This biography dispassionately presents the richness and contradictoriness of Mill’s theories, and skilfully shows the way in which his integrity forced him to modify them in the light of his experience. Unlike most pontificaters on justice, Mill actually lived what he preached. (read the rest here)There's more here in the New Statesman (link from A&LDaily), and here, at the Guardian:
This biography gives us a JS Mill for our times: feminist and anti-racist, radical without being leftwing. It is good on the poets of the first half of the 19th century, particularly Coleridge, to whose work Mill turned as an antidote to his father's dry studies. Reeves examines and judges Mill as an interesting specimen, which is fine as far as it goes, but he never develops the biographer's ability to stand at the shoulder of the subject and see the world as if through his eyes.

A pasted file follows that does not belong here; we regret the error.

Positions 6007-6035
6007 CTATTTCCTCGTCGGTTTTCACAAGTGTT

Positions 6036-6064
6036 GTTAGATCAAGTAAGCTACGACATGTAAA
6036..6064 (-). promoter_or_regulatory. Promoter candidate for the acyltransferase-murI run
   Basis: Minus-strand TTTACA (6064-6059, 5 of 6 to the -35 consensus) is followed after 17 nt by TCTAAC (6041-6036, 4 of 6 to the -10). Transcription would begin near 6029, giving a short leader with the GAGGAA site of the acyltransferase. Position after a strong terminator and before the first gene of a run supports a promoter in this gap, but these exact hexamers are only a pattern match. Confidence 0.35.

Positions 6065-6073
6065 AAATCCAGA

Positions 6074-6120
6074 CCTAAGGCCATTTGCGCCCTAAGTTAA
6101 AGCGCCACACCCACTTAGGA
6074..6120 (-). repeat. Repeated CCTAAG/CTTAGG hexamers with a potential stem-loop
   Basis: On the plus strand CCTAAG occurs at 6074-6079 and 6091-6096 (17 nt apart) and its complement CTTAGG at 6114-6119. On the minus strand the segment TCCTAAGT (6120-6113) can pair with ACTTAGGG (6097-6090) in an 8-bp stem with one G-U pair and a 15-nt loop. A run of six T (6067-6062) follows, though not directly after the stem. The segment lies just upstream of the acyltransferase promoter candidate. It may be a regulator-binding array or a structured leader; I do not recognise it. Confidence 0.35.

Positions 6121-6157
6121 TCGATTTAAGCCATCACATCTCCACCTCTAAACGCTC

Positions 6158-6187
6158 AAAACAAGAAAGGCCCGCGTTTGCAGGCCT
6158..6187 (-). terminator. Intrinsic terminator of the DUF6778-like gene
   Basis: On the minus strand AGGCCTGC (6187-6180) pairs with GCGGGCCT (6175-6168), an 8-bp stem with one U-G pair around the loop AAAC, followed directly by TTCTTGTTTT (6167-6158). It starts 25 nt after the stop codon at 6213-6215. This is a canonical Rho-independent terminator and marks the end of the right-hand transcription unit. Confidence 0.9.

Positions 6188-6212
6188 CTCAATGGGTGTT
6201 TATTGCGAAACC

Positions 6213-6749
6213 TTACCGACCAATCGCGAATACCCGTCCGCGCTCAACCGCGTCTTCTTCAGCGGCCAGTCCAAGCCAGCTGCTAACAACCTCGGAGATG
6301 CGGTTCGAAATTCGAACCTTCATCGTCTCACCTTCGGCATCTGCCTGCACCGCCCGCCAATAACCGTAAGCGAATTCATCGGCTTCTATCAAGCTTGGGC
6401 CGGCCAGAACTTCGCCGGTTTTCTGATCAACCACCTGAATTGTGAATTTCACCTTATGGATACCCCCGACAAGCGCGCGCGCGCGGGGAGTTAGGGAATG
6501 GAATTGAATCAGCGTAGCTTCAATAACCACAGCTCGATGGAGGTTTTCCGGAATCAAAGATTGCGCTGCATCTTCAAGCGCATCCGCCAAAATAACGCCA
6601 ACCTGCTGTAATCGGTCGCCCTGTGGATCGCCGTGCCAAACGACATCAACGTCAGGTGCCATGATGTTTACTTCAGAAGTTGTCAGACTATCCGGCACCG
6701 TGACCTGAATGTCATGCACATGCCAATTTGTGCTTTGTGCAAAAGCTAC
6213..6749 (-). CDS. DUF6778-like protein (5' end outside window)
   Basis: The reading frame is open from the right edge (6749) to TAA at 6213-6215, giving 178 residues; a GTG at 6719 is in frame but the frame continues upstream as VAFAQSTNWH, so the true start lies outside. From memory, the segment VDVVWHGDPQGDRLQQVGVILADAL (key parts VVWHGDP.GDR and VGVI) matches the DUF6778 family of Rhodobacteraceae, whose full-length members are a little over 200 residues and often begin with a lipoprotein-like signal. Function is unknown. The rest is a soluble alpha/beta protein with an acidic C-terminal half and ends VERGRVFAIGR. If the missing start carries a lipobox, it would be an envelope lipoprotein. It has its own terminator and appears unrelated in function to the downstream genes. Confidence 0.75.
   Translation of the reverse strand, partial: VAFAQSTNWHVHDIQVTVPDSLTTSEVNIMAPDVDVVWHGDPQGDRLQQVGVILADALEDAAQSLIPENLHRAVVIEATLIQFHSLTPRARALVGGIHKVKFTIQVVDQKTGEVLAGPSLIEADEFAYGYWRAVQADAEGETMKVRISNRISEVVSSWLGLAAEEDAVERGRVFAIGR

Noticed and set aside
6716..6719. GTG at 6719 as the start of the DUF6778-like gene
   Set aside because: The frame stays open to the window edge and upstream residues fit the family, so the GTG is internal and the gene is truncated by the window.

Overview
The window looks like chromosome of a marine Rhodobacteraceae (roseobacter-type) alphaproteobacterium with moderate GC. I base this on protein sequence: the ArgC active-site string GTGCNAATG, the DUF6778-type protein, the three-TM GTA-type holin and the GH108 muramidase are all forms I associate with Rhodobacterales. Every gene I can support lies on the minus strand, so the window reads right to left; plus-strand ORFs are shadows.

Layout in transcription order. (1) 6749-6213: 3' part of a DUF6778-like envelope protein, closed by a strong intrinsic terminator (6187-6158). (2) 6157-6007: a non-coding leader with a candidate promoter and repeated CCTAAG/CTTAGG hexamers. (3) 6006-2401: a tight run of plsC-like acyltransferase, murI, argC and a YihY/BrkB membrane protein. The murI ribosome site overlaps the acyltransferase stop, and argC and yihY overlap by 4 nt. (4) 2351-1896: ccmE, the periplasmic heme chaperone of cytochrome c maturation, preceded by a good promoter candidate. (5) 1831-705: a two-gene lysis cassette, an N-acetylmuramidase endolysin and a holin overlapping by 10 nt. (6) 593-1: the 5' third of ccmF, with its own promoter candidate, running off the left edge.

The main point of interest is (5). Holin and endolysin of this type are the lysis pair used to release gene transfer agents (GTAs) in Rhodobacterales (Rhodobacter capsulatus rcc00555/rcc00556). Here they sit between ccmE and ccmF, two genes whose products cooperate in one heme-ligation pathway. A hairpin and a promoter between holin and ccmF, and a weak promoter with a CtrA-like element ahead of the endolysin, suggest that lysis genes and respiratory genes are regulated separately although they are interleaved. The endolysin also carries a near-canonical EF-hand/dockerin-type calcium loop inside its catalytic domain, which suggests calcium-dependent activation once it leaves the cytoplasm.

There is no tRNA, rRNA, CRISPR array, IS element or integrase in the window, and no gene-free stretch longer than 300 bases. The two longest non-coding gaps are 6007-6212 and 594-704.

Mill's judgments could be badly skewed; he profoundly misjudged Robert Peel as "perhaps the least gifted man that has ever headed a powerful party"; he opposed the secret ballot, in the belief that political principles should be declared publicly. In general, however, his ideas stand the test of time to such an extent that they are now everyone's intellectual currency - but our notions of gender equality and personal freedom first had to be stated by a person of courage and conviction, speaking against the prevailing orthodoxy.
Reeves quotes with approval John Morley's remark that Mill was "a man of extreme sensibility and vital heat in things worth waxing hot about". It is an obituary remark to be coveted.
To that last remark, hear hear. It's all very well (and always popular) to mock the Victorians, but about some things, it is in fact important to be earnest.